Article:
Polar covalent compounds are compounds in which the electrons are not shared equally between the atoms of the molecule. Differences in electronegativity between elements account for the unequal sharing of electrons in compounds.
Only atoms with the same electronegativity can share electrons equally in a compound. Electronegativity is a measure of how much an atom attracts electrons. In general, electronegativity increases going from left to right and from bottom to top on the periodic table. The most electronegative element on the periodic table is fluorine.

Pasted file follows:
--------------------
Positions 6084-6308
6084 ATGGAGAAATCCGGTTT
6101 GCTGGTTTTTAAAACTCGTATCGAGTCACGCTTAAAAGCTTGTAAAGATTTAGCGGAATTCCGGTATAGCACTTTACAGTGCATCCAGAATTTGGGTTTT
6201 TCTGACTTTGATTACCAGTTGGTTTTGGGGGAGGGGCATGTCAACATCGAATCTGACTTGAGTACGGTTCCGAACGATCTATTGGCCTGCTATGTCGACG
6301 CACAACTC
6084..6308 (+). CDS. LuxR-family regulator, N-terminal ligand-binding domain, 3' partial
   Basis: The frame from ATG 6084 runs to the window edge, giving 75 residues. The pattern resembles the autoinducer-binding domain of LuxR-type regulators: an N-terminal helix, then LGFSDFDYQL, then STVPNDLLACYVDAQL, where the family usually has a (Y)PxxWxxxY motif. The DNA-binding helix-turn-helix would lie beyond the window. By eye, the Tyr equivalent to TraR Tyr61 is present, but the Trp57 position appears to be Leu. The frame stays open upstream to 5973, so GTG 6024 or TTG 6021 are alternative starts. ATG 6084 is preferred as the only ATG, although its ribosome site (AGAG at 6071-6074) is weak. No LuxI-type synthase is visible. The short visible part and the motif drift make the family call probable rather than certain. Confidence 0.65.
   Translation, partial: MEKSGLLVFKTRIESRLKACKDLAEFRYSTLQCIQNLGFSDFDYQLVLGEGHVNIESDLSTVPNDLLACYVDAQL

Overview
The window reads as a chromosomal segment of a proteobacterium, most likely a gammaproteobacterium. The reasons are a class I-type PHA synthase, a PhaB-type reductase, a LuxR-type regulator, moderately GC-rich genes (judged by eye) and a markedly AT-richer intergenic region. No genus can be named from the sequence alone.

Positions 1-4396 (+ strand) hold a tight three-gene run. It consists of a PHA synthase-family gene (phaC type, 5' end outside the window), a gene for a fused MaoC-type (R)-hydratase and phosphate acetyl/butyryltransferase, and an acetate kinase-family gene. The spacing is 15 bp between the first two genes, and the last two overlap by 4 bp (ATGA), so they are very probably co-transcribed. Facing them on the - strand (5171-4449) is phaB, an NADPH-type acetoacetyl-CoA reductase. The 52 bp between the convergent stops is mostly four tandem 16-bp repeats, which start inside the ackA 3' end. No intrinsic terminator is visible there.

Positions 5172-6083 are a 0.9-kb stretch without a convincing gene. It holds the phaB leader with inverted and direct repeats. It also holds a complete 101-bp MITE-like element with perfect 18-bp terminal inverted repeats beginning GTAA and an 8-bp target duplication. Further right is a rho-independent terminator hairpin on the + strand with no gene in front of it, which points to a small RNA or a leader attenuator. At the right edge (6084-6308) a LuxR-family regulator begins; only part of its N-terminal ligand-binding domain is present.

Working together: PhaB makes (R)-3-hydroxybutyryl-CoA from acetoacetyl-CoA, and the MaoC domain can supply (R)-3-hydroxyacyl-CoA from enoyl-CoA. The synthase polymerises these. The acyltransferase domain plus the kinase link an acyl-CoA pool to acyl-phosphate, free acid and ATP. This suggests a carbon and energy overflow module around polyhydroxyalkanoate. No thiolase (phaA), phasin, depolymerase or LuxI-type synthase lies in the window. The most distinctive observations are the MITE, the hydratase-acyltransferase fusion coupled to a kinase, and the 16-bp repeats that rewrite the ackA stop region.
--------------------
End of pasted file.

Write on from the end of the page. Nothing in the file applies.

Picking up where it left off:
In a covalent bond in which electrons are shared between two or more atoms, the atom with the greater electronegativity, and thus the greater affinity for electrons, exerts more force on the electrons. The electrons spend more time orbiting around the stronger electronegative atom. This unequal sharing of electrons leads to regions of partial negative charges and regions of partial positive charges in a molecule, making this a polar covalent compound.